We collect urban myths in Charlotte. One of them is that Kobe Bryant was a Charlotte Hornet. The deal to trade him to the Los Angeles Lakers was cut before the NBA draft. One is that the city cared when the Hornets left for New Orleans. Nobody cared, although 12 to 15 fans took time to wave goodbye. One is that Carolina Panthers’ owner Jerry Richardson is cheap. Check the contracts of the players whose contracts he’s extended.
The latest urban myth: The Panthers underachieved this season. What are you looking at? They got as much out of their talent as they should have. The idea that they’d be in the playoffs if they won their close games is ludicrous. Everybody would be in he playoffs if they won their close games. The Cleveland Browns might be.
Carolina is not a good team. And the culprit is neither injuries nor coaching. Despite the adults who (need to) believe that officials wake up on game day planning to cheat the Panthers, officials also are not to blame for Charlotte’s 6-10 record.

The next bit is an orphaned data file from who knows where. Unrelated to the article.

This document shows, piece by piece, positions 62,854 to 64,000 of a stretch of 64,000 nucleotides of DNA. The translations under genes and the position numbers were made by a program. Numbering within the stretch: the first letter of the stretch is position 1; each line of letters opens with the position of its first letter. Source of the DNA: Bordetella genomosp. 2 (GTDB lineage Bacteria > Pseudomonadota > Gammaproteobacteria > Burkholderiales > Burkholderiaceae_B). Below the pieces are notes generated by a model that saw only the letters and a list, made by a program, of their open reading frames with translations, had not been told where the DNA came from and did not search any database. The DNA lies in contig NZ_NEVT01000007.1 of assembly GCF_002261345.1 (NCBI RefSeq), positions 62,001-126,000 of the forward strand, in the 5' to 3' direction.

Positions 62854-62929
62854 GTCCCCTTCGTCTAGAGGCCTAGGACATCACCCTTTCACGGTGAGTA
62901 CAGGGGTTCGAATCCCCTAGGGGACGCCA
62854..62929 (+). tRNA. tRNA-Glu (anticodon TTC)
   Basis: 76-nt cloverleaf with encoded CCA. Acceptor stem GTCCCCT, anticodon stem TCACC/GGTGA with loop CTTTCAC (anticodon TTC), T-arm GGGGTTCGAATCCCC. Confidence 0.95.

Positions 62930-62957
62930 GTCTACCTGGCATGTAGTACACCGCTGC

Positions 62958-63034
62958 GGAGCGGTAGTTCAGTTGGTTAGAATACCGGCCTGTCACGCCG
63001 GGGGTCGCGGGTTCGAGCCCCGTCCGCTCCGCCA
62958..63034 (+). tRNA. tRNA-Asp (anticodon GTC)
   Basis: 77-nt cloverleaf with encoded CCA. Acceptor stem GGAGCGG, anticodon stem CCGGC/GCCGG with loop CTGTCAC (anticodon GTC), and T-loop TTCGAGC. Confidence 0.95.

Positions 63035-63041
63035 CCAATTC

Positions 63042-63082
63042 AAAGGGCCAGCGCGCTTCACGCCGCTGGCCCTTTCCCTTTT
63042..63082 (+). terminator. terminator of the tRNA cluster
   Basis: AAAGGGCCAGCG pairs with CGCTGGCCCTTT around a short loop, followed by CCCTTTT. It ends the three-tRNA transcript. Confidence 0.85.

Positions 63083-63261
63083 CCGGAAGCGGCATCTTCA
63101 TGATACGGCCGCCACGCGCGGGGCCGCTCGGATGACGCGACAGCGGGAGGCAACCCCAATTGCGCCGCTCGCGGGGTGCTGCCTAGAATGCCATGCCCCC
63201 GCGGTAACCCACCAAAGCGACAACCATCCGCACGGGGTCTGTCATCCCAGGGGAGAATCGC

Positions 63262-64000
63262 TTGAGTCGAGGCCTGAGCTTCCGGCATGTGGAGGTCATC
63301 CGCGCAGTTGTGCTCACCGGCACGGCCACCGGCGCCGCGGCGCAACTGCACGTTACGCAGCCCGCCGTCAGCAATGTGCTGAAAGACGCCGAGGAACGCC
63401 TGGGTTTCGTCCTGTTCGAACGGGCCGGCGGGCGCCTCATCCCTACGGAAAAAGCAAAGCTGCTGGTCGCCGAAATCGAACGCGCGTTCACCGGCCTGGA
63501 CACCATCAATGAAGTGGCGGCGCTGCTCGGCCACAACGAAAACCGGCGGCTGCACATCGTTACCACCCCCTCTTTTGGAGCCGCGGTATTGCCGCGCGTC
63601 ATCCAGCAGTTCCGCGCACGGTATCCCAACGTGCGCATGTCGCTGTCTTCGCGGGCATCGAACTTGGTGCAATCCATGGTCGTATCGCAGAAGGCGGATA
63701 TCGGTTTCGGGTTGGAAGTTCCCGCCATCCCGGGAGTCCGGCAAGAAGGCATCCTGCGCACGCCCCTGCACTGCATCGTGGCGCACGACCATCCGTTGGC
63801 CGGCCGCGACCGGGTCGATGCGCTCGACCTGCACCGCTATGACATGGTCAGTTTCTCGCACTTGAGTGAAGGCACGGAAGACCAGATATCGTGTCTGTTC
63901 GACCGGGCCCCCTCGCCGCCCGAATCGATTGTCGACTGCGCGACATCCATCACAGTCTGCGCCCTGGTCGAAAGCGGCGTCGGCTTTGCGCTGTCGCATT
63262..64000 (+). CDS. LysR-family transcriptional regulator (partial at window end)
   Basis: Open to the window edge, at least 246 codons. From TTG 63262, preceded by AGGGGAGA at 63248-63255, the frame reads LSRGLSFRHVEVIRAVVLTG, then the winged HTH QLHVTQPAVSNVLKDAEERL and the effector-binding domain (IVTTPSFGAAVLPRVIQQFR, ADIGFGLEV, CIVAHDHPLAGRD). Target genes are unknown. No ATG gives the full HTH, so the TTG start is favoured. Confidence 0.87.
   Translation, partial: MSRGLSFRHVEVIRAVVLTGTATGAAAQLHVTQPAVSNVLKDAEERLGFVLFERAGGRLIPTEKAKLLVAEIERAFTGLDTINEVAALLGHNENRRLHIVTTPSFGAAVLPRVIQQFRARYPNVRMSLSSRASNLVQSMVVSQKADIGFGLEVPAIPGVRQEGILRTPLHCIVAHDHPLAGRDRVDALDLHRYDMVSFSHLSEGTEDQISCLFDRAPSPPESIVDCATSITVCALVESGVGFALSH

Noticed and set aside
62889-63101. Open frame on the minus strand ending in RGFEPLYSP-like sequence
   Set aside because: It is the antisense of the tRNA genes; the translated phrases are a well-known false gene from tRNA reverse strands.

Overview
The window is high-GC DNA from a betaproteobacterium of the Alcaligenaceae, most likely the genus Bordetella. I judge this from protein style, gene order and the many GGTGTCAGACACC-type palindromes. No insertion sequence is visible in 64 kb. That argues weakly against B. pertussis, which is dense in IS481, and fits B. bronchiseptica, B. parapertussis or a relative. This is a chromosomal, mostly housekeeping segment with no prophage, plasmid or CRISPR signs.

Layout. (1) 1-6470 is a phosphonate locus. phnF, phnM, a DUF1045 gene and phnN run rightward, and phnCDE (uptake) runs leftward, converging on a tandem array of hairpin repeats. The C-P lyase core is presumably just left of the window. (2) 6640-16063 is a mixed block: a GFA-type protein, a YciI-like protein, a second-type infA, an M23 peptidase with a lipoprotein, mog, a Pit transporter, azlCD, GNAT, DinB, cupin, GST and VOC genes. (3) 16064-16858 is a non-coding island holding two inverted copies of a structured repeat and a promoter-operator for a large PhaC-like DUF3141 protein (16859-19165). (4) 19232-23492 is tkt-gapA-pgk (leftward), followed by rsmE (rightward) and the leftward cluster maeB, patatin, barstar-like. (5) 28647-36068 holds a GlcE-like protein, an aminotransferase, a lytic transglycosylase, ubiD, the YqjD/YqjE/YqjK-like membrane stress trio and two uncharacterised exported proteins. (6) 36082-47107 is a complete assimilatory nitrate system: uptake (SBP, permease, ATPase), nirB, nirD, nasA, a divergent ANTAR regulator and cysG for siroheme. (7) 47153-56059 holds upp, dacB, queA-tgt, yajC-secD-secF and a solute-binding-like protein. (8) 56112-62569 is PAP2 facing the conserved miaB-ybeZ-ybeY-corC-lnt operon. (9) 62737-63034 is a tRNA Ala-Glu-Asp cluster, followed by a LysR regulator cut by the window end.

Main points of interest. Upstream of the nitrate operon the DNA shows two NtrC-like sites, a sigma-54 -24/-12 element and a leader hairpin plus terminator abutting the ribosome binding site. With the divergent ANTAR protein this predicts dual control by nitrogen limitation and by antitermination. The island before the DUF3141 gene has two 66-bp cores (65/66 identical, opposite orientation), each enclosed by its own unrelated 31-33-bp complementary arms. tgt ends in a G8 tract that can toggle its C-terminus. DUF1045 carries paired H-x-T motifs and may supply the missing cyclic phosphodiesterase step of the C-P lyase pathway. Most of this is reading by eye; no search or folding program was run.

The Panthers rode the players they had, a talented and well-coached core of players, to the top of the NFC South and, last season, to the Super Bowl. The Panthers were talented, no question. But, like a knee, like a pair of jeans, like a tire, teams wear out. Core players wear out. The Panthers wore out.
Digital Access for only $0.99
For the most comprehensive local coverage, subscribe today.
They need help. And yes, their quarterback needs to improve. But I’m not sufficiently cynical to believe that Cam Newton can’t again become the player he was in 2015.
For those of you who call for the dismissal of general manager Dave Gettleman and head coach Ron Rivera, I’ll shocked if they don’t return. They deserve to return. They should return. If fans held themselves to the same standards they hold coaches and general managers, our unemployment rate would hover at about 90 percent.